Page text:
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Beyond the ramp – 10 ways to build accessible churches where everyone has something to give

October 2 2017

Naomi Graham heads up the accessible church work of New Wine. She outlines ten areas to consider that would make group activities such as church services more accessible to those with additional needs.  From attitude and culture, to sensory processing and inventiveness, this article suggests ways to celebrate uniqueness so that everyone feels like they belong and has something to give.

 Christians believe it’s important to welcome others as Christ has welcomed us, including those who we don’t easily understand.

Attitude so easily shapes our actions: we live in a culture in which ‘me first’ seems to dominate. How would our churches and communities be different if our attitude reflected Jesus’ command to ‘Love your neighbour as yourself’ (Mark 12:31)? The attitude we have towards our neighbour, to the people we encounter both inside and outside our churches, shapes the way we build community. We can choose to base our attitude on knowing God has made each of us in his image, and loves us as his children.

Culture in which we are open, welcoming and inclusive can be formed as our attitudes are refined by the principles of love and grace taught by Jesus. We create a space where we make the effort to say hello. A community where we ask how others are doing or invite them for a coffee or a meal. A culture in which difference is inconsequential, and uniqueness is celebrated in a way which enables everyone to feel like they belong.

Community is like belonging to a family. Being able to bring your best and your worst, to be honest when you’re having a bad day, and to negotiate when things aren’t going to plan. In the book of Acts in the New Testament it talks about a community of believers who shared everything. What do we share? Do we share our time in conversation with people who are hard to talk to? Do we share our home with the person on their own? Do we share our engineering skills to enable someone physical access? Do we share our administration skills to organise extra care for somebody? Do we lend an ear when people just need someone to listen?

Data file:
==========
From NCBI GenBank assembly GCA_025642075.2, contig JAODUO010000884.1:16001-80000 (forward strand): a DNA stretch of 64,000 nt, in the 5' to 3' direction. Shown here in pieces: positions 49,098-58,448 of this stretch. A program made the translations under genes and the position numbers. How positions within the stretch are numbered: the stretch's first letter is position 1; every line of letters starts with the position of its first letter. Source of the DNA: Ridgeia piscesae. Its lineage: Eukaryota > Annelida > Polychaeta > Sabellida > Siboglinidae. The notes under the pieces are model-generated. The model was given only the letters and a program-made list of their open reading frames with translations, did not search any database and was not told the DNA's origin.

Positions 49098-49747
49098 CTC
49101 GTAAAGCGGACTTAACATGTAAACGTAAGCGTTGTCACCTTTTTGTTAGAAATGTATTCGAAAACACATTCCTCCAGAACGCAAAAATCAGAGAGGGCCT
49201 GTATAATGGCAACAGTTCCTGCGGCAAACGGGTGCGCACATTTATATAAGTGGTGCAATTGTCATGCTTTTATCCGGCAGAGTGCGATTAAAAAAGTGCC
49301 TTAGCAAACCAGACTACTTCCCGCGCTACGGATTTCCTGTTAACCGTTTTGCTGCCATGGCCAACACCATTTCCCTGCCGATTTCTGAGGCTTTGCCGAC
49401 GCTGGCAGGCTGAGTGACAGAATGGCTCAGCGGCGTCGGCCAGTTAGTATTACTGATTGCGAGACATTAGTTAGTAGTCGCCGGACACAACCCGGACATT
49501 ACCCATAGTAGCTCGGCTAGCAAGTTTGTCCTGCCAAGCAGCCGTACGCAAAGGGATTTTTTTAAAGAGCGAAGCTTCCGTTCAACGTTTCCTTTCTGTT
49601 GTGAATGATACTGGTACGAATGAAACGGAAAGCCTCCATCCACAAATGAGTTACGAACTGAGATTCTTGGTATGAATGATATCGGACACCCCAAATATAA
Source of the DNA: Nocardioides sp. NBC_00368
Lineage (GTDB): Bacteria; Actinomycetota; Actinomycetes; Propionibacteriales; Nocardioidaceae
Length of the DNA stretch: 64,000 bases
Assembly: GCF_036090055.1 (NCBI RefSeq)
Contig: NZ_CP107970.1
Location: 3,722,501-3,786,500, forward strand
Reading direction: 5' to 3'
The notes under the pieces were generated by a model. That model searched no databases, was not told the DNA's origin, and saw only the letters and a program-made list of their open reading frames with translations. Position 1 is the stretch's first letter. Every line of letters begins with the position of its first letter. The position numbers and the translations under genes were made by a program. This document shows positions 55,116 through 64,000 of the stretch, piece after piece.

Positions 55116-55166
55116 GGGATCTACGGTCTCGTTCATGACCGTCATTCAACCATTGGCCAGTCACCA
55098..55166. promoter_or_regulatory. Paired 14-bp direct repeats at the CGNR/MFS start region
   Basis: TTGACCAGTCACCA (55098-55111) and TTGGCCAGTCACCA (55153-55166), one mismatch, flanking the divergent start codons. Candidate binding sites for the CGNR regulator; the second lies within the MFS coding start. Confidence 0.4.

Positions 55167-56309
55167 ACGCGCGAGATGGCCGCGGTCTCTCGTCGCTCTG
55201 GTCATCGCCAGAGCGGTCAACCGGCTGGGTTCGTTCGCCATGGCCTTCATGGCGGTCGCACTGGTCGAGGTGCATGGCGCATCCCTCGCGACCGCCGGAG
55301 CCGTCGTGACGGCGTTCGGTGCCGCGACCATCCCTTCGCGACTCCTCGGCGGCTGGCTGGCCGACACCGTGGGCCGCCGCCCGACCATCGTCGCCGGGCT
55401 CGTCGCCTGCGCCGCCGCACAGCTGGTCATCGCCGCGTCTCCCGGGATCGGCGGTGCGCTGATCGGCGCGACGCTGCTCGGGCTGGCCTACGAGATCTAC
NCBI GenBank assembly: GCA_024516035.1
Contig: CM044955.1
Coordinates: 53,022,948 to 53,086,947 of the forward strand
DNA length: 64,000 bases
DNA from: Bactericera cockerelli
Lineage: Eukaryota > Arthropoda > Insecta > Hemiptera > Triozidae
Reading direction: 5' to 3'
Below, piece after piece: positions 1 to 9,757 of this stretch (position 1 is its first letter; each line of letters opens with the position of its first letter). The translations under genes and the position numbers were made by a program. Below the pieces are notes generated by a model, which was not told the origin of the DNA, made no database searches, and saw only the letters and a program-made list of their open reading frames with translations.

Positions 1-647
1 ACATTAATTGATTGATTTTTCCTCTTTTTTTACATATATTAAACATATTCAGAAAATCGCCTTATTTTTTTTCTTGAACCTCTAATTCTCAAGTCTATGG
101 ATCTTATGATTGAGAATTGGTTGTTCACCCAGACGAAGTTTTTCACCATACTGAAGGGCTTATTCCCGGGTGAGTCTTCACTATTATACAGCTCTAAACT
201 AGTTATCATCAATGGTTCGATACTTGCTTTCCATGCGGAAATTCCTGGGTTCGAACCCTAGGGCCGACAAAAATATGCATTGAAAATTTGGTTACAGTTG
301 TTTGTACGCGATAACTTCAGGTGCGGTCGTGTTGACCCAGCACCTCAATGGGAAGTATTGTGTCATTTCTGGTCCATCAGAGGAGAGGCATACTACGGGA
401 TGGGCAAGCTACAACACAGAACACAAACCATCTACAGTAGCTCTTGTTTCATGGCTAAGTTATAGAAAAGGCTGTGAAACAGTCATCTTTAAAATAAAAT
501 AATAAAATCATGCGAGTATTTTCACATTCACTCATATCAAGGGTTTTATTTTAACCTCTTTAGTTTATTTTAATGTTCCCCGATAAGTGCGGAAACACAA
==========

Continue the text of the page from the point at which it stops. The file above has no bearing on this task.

Environments that are easy to access are important. Everyone has different preferences that make a space feel like ‘home’. This starts with basic things: enabling someone to get in and out (by building ramps or lifts); enabling someone to communicate (by adding hearing loops or using sign language interpretation); enabling someone to see what is going on (by using large print words or printouts of key slides); enabling someone to understand (by using visual aids, pictures to support words or giving opportunity for questions). But the creation of ‘home’ usually goes beyond the basic.

Support is essential to the accessibility of church and other community activities. Support for families, carers and friends is as important as support for individuals with additional needs. Providing opportunity for parents and carers to be listened to, to be themselves, and not just ‘Tommy’s mum’ or ‘Rosie’s sister’, is invaluable. Gathering volunteers who can check-in with families and provide practical support is helpful. Supporting an individual with additional needs can give a necessary chance for a family member to participate themselves.